The last dedicated flight purely for the evacuation effort from Afghanistan has left Kabul, the Ministry of Defence has confirmed.
Additional flights leaving from the city's airport would be able to transport evacuees, but would also be carrying UK diplomatic staff and military personnel.
It comes as the UK's ambassador to Afghanistan said, in a video posted on Twitter, it was "time to close this phase" of the evacuation effort.
Sir Laurie Bristow, who remained in Afghanistan to process those needing to leave the country, added they "have been working until the very last moment to evacuate British nationals, Afghans and others at risk".
"Thursday's terrorist attack was a reminder of the difficult and dangerous conditions in which Operation Pitting has been done.
"And sadly, I attended here yesterday the ceremony to pay our respects to the 13 US soldiers who died.
"It's time to close this phase of the operation now, but we haven't forgotten the people who still need to leave.
"We'll continue to do everything we can to help them. Nor have we forgotten the brave, decent people of Afghanistan.
"They deserve to live in peace and security."
This morning, General Sir Nick Carter, the Chief of the Defence Staff, told the BBC Radio 4 Today the UK was "reaching the end of the evacuation" before Britain begins to bring "troops out on the remaining aircraft."
General Carter also told of troops' "heartbreaking" efforts whilst deployed on Operation Pitting - the UK's mission to evacuate UK Nationals and former Afghan staff from the country.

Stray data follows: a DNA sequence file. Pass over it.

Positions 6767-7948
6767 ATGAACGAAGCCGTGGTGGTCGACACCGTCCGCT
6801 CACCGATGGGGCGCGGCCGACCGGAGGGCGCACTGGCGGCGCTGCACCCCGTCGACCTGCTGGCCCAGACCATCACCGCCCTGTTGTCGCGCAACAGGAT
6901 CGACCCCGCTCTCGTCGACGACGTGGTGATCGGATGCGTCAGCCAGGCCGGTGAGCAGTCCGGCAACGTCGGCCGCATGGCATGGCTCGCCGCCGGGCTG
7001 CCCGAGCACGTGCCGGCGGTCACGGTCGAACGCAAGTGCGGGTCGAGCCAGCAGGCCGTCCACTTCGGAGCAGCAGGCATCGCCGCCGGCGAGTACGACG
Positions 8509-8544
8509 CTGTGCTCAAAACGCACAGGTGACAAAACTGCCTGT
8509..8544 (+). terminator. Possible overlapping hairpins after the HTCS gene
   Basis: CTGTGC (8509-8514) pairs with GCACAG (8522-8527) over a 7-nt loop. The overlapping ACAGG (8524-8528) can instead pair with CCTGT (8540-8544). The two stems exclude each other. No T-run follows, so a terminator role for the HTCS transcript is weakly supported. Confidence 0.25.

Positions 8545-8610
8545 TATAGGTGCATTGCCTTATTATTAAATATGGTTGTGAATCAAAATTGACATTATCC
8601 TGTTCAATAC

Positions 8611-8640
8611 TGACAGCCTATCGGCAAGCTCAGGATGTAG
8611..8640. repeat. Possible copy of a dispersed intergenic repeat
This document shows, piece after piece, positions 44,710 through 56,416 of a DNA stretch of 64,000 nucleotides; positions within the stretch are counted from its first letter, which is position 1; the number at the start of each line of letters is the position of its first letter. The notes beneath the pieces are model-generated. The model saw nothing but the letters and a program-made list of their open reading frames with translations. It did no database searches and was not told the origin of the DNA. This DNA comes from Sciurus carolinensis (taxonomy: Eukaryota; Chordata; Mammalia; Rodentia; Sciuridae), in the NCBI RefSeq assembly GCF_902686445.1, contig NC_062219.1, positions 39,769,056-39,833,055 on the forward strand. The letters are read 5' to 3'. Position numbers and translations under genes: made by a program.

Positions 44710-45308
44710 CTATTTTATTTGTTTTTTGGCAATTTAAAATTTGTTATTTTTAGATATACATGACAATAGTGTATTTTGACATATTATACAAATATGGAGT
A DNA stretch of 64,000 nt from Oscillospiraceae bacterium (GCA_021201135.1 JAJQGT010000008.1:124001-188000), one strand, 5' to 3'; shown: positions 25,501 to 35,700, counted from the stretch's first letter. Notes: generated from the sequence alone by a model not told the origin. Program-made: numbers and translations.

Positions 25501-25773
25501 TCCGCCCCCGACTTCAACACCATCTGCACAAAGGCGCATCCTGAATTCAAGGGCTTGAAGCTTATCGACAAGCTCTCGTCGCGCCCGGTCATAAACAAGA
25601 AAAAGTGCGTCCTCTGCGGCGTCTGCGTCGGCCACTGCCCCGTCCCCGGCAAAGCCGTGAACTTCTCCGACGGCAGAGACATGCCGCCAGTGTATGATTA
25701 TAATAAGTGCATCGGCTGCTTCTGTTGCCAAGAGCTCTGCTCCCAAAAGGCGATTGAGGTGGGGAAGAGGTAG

"We haven't been able to bring everybody out and that has been heartbreaking, and there have been some very challenging judgments that have had to be made on the ground," he said.
General Carter added people who have had a very, very long association with Afghanistan "are forever receiving messages and texts from our Afghan friends that are very distressing".
"We're all living this in the most painful way," he said.
The Ministry of Defence (MOD) said on Friday that once the final civilian evacuations were complete, there would be space on military flights for diplomats and personnel.
Watch: Afghanistan – what's next for Afghans left behind?
But Tory MP Tom Tugendhat, a former Army officer who fought in Afghanistan and who is now chairman of the Commons Foreign Affairs Select Committee, told BBC Breakfast he was "extremely sad" the evacuation effort was coming to an end.
"It still leaves me extremely sad that so many of my friends have been left behind," he said.
"There's been many of us giving pressure to improve the processing of people who we think we have a duty of care to over the months and years.
"There are going to be questions to be asked to the Foreign Secretary about the processing in the UK in recent weeks that we’re going to have to see what the answers are."
Defence Secretary Ben Wallace previously admitted there were between 800 and 1,100 Afghans eligible under the Afghan Relocation and Assistance Policy (ARAP) scheme who would be left behind.
And, he thought, about 100 to 150 UK nationals who would remain in Afghanistan, although Mr Wallace said some of those were staying willingly.
But a number of MPs have said that based on the correspondence they had received asking for help, they thought this was an underestimation.
Further details about support available can be found on our website.